Last year, in particular, saw the presentation of El Retorno de Danton [The return of Danton], a Syrian theatre performance written by Mudar Al-Hajji and directed by Omar Al-Arian. The plot of the show presents the behind-the-scenes creation of a Syrian play in Europe: the aim is to show the changes to which the company, now a “refugee” company, is subjected, which radically affect the process of creation and production of the show. On the other hand, we cannot treat Europe as a single, homogeneous mass: there are clear cultural differences, which directly and indirectly affect the productions.
This process of renaming that I have already mentioned, from “artist” to “refugee artist”, radically affects the genre. It is no longer just that, from a European point of view, the Syrian artist presents Syrian or Arab art generally – because of a broader association. Rather, everything that Syrian theatre now presents to Europe can be framed under the concept of “refugee theatre”, meaning that the theme of the play is inevitably related to the theme of asylum and the theme of war.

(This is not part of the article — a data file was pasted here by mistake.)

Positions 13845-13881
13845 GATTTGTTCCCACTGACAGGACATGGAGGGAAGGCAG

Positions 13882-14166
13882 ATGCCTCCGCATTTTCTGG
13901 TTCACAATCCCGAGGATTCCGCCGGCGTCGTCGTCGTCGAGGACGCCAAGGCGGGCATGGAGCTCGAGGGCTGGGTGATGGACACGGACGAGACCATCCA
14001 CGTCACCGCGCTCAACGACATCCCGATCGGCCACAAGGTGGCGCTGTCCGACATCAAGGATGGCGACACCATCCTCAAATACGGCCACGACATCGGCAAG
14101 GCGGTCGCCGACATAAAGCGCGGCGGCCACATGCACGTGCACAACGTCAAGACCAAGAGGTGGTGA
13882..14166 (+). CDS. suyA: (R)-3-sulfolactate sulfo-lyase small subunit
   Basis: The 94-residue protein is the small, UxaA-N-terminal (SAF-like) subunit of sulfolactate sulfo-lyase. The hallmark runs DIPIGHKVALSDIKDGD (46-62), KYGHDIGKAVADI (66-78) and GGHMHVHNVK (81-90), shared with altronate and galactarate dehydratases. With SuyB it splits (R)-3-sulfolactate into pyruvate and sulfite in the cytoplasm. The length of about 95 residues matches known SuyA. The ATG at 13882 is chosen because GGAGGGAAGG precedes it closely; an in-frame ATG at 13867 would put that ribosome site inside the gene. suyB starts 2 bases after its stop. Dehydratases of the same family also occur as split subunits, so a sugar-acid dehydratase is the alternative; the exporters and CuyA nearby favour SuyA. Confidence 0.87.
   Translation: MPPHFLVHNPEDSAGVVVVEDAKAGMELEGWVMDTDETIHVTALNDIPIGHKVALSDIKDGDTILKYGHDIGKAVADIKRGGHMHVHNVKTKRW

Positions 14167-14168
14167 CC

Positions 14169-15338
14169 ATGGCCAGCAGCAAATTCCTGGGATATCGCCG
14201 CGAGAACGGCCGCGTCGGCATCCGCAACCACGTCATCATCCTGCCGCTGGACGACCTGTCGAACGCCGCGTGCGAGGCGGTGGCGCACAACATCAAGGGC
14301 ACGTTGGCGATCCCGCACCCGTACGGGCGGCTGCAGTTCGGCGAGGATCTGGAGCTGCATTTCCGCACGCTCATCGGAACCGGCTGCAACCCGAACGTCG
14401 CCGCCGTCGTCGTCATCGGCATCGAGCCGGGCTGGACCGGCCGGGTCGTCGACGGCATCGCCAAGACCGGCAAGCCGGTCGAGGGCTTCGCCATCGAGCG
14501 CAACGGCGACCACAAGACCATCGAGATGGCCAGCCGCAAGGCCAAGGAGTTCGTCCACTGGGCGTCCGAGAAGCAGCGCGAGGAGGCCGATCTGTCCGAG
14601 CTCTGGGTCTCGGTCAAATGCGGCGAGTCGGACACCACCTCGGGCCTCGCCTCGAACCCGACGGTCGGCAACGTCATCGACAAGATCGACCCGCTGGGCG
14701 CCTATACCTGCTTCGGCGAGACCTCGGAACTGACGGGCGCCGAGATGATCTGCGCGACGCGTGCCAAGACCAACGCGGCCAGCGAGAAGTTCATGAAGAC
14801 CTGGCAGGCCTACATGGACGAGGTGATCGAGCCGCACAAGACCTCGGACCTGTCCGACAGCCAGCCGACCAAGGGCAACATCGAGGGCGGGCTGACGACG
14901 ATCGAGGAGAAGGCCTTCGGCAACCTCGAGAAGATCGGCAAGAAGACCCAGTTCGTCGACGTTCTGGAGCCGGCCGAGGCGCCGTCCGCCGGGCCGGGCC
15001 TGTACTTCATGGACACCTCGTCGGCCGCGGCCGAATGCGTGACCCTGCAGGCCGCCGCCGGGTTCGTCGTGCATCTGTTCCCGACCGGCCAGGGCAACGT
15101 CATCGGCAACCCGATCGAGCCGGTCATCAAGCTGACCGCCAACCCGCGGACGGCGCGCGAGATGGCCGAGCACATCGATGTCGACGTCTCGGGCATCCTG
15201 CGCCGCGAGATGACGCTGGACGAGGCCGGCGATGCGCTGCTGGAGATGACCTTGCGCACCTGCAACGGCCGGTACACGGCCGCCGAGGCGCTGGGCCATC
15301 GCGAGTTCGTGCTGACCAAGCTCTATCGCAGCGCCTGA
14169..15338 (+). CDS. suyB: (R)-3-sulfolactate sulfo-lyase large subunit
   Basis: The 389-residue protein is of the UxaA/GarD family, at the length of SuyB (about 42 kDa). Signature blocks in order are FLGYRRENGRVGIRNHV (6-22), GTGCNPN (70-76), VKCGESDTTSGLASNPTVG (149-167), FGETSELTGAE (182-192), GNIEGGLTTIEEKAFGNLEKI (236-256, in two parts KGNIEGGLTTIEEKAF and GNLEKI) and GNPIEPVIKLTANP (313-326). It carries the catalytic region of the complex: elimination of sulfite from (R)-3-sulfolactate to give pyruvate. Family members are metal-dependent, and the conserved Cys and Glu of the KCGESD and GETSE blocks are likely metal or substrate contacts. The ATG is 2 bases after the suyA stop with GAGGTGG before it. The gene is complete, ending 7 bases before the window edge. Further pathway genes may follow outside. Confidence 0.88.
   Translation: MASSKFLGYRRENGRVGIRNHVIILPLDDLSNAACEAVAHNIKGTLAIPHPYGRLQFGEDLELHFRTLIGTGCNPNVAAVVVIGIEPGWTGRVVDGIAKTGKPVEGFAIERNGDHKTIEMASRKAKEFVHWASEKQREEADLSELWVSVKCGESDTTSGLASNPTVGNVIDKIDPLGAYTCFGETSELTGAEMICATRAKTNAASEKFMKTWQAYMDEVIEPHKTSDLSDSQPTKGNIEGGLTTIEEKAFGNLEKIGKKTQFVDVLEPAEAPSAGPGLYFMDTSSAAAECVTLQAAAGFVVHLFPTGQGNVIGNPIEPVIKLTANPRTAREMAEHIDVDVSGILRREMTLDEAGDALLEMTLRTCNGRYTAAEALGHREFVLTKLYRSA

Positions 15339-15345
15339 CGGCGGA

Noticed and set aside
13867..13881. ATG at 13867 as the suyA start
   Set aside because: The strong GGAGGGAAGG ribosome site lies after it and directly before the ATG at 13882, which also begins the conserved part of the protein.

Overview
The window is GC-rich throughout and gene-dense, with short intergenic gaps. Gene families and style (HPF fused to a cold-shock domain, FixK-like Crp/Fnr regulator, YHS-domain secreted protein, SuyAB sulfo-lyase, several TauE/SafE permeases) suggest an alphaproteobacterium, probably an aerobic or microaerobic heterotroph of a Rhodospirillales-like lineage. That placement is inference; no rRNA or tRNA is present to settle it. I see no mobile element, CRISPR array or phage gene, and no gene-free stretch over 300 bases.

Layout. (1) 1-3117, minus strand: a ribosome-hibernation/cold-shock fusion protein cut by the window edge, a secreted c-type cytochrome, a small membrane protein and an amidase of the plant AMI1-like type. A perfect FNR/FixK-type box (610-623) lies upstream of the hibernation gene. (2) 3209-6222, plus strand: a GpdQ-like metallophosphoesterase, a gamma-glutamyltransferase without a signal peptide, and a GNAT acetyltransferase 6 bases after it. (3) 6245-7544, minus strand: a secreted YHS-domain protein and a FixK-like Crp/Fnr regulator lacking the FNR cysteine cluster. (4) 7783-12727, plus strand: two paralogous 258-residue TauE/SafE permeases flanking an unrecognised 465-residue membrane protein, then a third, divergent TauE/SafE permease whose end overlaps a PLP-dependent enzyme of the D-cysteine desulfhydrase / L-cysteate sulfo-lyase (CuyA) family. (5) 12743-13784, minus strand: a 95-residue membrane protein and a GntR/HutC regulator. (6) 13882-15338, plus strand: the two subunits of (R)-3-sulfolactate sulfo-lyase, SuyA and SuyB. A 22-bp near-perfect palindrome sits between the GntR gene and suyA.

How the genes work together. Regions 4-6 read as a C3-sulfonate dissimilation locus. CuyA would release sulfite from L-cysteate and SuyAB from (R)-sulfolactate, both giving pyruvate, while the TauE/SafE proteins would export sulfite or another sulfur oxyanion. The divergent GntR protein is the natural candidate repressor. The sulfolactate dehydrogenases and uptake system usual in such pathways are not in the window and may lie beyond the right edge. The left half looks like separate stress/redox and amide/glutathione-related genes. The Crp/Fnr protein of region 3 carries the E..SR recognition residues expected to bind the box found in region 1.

But there are deeper questions: To what extent does being a refugee depend on the writer? What is left for him, beyond the subject of asylum? The character of Aina Cohen, in Mort de dama [Death of a Lady], laments that the same audience that has forced her to recite her poem La camperola [The peasant] for more than thirty years and which has therefore only allowed her to sing about almond trees, now reproaches her for always talking about the same thing. If Cohen obeys her desire to explore other themes, she will be socially banished; whereas if she insists on the theme left to her, she will become boring.